Home Essential support Caregivers – an undervalued and underutilized essential

Caregivers – an undervalued and underutilized essential


On August 26, Elizabeth K O’Donnell and colleagues reported a prospective study showing that caregivers of patients with multiple myeloma experienced psychological distress across the disease continuum, particularly anxiety. The study adds to previous evidence showing that caregivers often suffered from greater psychological distress and impaired quality of life than the patients themselves. Although they provide an essential service, caregivers are still seen as an informal aspect of healthcare and their views and needs tend to be relegated.

According to the National Alliance for Caregiving’s 2020 report, 21% of the US adult population had caregiving responsibilities, that is, helping someone who is ill or disabled in their social network with activities of daily living. Unsurprisingly, most caregivers are women, employed part-time or full-time, and caregiving is unpaid work in most cases. Caregivers are often overwhelmed with the burden of their role and are emotionally and physically drained with worry about their loved one. Caregiving challenges include lack of time for self, financial hardship, sleep deprivation, and fear of asking for help, which can lead to isolation, depression, and anxiety, such as research shows. Although most hospitals, NGOs and patient organizations have resources for caregivers that emphasize the importance of self-care and support networks, there is little information available on interventions or public policies. , and little research on the social, health and economic effects of caregiving. . With aging populations and the increasing burden of debilitating chronic diseases in high-income countries, the role of caregivers should be recognized as economically and functionally important.

Primary caregivers also have a role to play in shared clinical decision-making. Although there are cultural variations regarding how physicians interact with patients and caregivers globally, research suggests an underutilization of caregivers during the decision-making process. In a series of video analyzes of clinician-patient-caregiver interactions, most caregivers’ involvement was self-triggered and clinicians did not address the preferred level of caregiver involvement. In contrast, most patients and caregivers value and expect caregivers to participate in decision-making, according to a nationwide survey of 990 patient-caregiver pairs. Not involving caregivers in this process seems ethically unacceptable, as they are directly affected by the decisions made and are already subject to a huge emotional burden. Therefore, a more inclusive communication model, similar to those used with caregivers of pediatric patients, could be applied to adult clinics to ensure caregiver engagement.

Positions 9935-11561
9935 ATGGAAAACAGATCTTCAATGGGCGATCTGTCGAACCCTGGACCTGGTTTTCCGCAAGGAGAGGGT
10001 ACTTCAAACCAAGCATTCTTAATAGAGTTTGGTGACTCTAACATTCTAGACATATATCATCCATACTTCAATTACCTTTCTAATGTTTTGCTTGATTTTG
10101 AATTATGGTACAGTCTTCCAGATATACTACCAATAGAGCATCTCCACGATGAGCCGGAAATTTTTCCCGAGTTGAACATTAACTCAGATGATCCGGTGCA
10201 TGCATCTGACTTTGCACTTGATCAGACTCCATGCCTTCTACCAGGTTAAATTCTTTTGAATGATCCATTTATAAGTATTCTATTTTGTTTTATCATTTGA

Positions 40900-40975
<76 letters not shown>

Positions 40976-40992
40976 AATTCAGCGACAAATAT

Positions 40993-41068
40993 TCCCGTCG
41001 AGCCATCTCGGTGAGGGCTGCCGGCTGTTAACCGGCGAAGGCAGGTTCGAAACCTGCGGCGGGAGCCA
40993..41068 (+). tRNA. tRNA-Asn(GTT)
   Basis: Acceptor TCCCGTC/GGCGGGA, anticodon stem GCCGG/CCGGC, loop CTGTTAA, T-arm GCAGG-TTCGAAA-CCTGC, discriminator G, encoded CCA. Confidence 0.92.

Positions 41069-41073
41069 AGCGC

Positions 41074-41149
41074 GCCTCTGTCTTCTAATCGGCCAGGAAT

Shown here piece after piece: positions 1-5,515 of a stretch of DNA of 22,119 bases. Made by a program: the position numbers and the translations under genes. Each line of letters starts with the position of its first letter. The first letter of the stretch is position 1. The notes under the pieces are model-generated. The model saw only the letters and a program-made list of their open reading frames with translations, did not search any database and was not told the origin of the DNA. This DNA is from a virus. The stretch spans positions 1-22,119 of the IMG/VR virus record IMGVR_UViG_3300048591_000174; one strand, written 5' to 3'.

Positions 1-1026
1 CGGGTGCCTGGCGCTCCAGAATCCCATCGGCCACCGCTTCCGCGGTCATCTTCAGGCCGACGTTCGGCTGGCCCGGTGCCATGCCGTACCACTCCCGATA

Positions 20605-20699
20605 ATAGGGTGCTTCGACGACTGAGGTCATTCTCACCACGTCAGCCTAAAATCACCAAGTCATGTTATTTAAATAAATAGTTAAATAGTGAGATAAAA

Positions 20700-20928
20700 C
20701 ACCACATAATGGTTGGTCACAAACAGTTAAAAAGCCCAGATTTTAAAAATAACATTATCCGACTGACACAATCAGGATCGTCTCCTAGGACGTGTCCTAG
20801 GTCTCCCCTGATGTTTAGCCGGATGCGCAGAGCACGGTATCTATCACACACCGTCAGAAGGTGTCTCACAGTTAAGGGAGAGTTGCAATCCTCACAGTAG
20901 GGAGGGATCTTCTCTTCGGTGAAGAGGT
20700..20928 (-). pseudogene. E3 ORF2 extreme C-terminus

In hematology, caregivers are a key element in the successful delivery of complex treatments, such as cell therapies, particularly in outpatient settings. It is necessary for anyone undergoing these therapies on an outpatient basis to have a clear caregiver support plan. Caregivers must take the patient to daily visits and may not be able to work, as they must stay with the patient for most of the day and night and must always be available. Caregivers are encouraged to take personal time while the patient makes daily hospital rounds. However, despite the demanding tasks of caregivers, formal support programs are rare. A series of interviews with 17 primary caregivers of ambulatory hematology patients identified caregiver well-being and a collaborative caregiver-healthcare professional relationship as key to ensuring benefits for all. Indeed, some of the latest guidelines from the American Society of Hematology include the assessment of burdens on caregivers as part of critical outcomes for decision-making.

Although awareness of the essential work carers do is growing, there is little societal support, with many countries in the Organization for Economic Co-operation and Development (OECD) still lacking basic policies to facilitate this work. basic and unpaid. Public policies could address several needs of caregivers, including paid care leave, fair and flexible working hours, and putting in place anti-discrimination protections for caregivers. While equally essential to a working society, care leave is less frequently available than parental leave, with only 19 (53%) of 36 OECD countries offering paid family care leave, compared to 24 (67%) offering paid parental leave. Awareness campaigns, such as International Caregiver Day on November 26, can be used to push for these policies. At the clinic, we encourage all healthcare professionals not to miss the opportunity to include the primary caregiver in the shared decision-making process, recognizing their lived experience and crucial role in patient care. .

To learn more about the study of caregivers of patients with multiple myeloma see Adv of blood 2022; 6: 4967–74

To learn more about the series and survey on the involvement of caregivers see Patient Education Tips 2014 ; 96: 302–07 and Psycho-oncology 2013; 22: 2624–31

To know more pediatric patient care see BMC Pediatrician 2017; 17: 146

To know more caregivers of hematological patients see Int J Environ Res Public Health 2020; 17: 4036